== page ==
Siku - 1966 Fleetwood Seventy-Five Limo

Best of all, it's a Cadillac
by Doug Breithaupt

Racing Champions - 1931 V16 Cabriolet

Hot Wheels - 1935 V16 Town Cabriolet

Racing Champions - 1949 Coupe de Ville

Hot Wheels - 1953 Eldorado (McDonalds)

Matchbox - 1955 Sedan de Ville

Matchbox - 1956 Eldorado

Hot Wheels - 1957 Eldorado Biarritz

Matchbox - 1958 Fleetwood 60 Special

Racing Champions - 1959 Eldorado Biarritz

Matchbox - 1964 SS Ambulance
Cadillac marketing has always been clear in asserting that they produce the top American luxury cars. It is an interesting theory that the success of real cars can be measured by how often these same cars have been reproduced in miniature. Using this standard, Cadillac has easily been produced in small-scale diecast more often than Lincoln or Chrysler's Imperial. At the same time, Mercedes-Benz has had more miniature reproductions in the luxury car segment than all the American luxury cars put together.

While many of Cadillac's most significant models have been reproduced in 1:64 scale, I have selected just one example of each model done. Only two pre-war Cadillacs have done in small-scale. The first is the magnificent 1931 Series 452 Convertible Coupe V16 by Fleetwood's Detroit plant (flat windshield). The five ventilator doors on the long hood identify the 452 C.I., 165 H.P.V16. Only 94 of this body style were produced at a price of $6,900 each. Racing Champions did a fine job with this model #249, including a detailed V16 under the hood and the even remembering the small golf club doors. The second model most closely resembles a 1935 Seven-Passenger Town Cabriolet V16 by Fleetwood, Style 5825. This Hot Wheels sold for $1 while the real car sold for $9050 in 1935. The casting is reasonably accurate and was first offered with black-wall tires. Later models sported white-walls.

In 1948, Cadillac introduced fins to the world and in 1949, a new overhead-valve V8 and the new Coupe de Ville pillarless hardtop were introduced. Racing Champions offered this landmark model in their Mint Editions line as #243. With an opening hood showing the new V8, this fine model is a delight to the eye.

Cadillac introduced the Eldorado in 1953 as one of a series of special GM cars. This milestone model has been done by Hot Wheels but only as a McDonalds promotional toy! The casting is in plastic with a metal base and is quite good except for the hot rod hood cut-out for the air-cleaner and the side-pipes. It's a shame that Hot Wheels never released this model as a regular issue with a diecast body. SS or Sunshine of China also did the '53 Eldorado.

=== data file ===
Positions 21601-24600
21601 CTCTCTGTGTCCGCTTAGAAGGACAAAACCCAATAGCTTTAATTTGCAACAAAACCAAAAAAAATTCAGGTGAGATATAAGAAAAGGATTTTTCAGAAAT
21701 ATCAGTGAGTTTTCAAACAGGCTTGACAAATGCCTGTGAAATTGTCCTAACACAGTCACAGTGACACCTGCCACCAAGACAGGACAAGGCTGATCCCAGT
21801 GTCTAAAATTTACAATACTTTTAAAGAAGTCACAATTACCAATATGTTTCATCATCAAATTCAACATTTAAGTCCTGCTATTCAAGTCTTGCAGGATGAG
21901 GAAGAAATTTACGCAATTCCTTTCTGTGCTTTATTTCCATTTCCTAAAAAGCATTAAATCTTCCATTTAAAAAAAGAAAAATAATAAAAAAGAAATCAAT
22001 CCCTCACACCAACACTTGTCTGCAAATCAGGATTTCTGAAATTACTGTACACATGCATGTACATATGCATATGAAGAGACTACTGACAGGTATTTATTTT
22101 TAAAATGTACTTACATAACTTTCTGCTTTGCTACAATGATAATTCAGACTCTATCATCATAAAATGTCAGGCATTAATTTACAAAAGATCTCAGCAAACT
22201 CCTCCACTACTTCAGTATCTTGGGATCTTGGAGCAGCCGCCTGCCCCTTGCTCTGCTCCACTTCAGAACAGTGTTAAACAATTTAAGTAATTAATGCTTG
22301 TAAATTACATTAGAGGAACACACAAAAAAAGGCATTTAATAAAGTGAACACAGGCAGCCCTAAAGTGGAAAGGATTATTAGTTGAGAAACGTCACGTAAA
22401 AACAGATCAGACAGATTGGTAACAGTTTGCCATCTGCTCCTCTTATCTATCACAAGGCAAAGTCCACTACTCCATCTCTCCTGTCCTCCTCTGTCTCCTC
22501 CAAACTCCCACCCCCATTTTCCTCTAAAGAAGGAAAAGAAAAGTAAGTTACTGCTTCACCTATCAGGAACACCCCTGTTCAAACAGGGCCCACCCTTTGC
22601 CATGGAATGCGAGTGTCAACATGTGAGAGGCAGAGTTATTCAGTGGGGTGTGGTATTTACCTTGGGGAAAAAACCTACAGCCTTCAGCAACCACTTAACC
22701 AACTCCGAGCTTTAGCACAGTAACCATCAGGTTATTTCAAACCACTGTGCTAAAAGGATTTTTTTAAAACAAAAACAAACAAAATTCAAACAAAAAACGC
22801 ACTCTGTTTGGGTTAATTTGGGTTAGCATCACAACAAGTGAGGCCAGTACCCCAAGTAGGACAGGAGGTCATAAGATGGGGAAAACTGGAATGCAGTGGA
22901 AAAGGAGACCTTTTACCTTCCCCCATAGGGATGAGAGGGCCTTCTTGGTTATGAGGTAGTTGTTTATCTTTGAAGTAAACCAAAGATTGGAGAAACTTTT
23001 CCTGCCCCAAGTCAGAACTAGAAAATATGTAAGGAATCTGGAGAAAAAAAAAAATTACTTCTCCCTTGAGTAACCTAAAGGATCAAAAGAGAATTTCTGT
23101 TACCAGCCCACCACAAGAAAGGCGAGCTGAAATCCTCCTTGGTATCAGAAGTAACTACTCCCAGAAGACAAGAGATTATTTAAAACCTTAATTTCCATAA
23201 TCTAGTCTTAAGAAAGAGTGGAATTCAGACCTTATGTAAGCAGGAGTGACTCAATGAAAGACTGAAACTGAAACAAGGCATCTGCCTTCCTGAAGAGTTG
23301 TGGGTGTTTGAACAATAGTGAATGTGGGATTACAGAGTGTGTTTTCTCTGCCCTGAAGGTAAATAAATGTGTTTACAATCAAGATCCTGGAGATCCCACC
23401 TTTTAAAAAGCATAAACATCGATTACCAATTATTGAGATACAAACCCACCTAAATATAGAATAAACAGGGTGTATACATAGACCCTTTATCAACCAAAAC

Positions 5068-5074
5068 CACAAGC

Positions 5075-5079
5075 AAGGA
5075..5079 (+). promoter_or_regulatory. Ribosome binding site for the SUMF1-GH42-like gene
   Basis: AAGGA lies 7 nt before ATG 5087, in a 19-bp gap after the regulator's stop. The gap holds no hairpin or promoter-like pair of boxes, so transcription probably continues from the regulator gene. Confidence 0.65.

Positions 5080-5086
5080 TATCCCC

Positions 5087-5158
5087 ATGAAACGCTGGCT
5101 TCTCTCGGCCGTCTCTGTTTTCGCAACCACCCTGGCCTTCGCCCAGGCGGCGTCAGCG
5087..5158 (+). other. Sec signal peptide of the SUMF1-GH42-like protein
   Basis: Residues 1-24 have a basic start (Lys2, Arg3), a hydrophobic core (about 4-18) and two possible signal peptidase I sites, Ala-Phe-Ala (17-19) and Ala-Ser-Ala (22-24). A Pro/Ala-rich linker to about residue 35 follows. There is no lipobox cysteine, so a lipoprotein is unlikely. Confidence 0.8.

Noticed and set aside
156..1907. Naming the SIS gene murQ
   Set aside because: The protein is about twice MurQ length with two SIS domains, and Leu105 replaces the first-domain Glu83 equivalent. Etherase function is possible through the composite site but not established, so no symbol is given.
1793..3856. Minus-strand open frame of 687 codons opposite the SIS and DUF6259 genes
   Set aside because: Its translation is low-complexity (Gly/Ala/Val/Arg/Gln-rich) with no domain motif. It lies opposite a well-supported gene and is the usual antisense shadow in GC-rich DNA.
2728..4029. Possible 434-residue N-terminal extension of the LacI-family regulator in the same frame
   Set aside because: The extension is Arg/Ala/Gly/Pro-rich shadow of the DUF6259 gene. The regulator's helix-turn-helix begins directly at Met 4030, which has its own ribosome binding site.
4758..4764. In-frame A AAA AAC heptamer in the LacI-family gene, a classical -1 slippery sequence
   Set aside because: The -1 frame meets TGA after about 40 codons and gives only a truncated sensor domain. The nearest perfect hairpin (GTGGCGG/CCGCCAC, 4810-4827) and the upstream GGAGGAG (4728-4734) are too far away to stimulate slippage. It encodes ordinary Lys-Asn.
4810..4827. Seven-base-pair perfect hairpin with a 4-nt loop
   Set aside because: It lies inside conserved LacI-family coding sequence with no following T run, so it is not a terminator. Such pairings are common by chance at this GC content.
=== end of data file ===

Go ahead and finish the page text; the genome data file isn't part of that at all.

New for 2001 will be two Cadillac models from Matchbox. They will be part of a 4-car Elvis Presley set and represent the 1955 and 1956 Cadillacs owned by the King of Rock and Roll. These images were taken at Matchbox New Jersey introduction of their 2001 line.

Hot Wheels is again responsible for another 1950's Cadillac in the form of the 1957 Eldorado Biarritz. This excellent model is well-detailed, as it should be for a price of $7.95. One of the earliest small-scale Cadillacs must be the 1958 Fleetwood 60 Special by Matchbox. First produced in 1960 as #27-C, this model is quite valuable today ($40 or more in mint condition) and can be hard to find.

The most recognized Cadillac of all time is the 1959 Eldorado Biarritz. Racing Champions has done justice to this icon of finned American cars although it has also been done by Hot Wheels and Road Champs. The Mint Edition model #78 is shown in wood rose color (I owned a wood rose '59 Coupe de Ville for many years) and also offers an opening hood to show the 390 C.I. V8. It retailed for $7401 in 1959 but has sold for over $100,000 on the collector market. Matchbox produced the 1964 Cadillac but in Ambulance form by SS. This model, #54-B was made in 1965.

One of the most impressive Cadillac models in my collection is the 1966 Fleetwood 75 Limousine by Siku, #V265. At 1:55 scale, this is a large model and it offers four opening doors in addition to front wheels that turn via a sliding bar on the front fenders. In mint condition, these models can fetch $200 and are a rare find today.

The 1967 Cadillac has been done twice by Johnny Lightning and both models are of a Cadillac Hearse. The first is a drag-racer featuring two Hemi V8 motors #PM508, the 'Haulin Hearse. The second is #612, a much more detailed casting that sports twin surf-boards and the moniker, 'Heavenly Hearse'. Also from 1967 is the new front-wheel drive Fleetwood Eldorado, shown as Hot Wheel's original Custom Eldorado casting from 1968. The '67 Eldorado was also done by Topper, Corgi, Impy, Marx and Tootsietoy. Playart did a nice model of the 1968 Eldorado (note the front fender lights) in a variety of colors.

Ertl's 1969 Cadillac de Ville Convertible was produced to represent Boss Hogg's car from the Dukes of Hazzard TV show. Even with steer horns on the hood, it is a good model. The 1973 Eldorado in Indy Pace Car colors was done by Johnny Lightning #482. The 1975 Fleetwood Brougham was done by Tomica #F2 and copied by Yat Ming #1053.

Cadillac's bustle-back Seville of 1980 proved popular with examples from Hot Wheels, Tomica, Yat Ming and Welly. The Hot Wheels models are quite valuable. The Allante roadster of 1987 was done by Matchbox, Majorette and Johnny Lightning. The model shown is from Matchbox Premier Edition line. Tootsietoy still offers a nice model of the 1992 Seville and Maisto offered the De Ville Sedan in 2000.

Cadillac has now signed an exclusive agreement with Mattel for production of small-scale cars. The Cadillac SUV and LeMans race car will appear from Hot Wheels in 2001.

Johnny Lightning - 1967 Hearse

Hot Wheels - 1967 Fleetwood Eldorado

Playart - 1968 Fleetwood Eldorado

Ertl - 1969 De Ville Convertible

Johnny Lightning - 1973 Eldorado Cvt.

Tomica - 1975 Fleetwood

Hot Wheels - 1980 Seville

Matchbox - 1987 Allante

Tootsietoy - 1992 Seville

Maisto - 2000 De Ville Sedan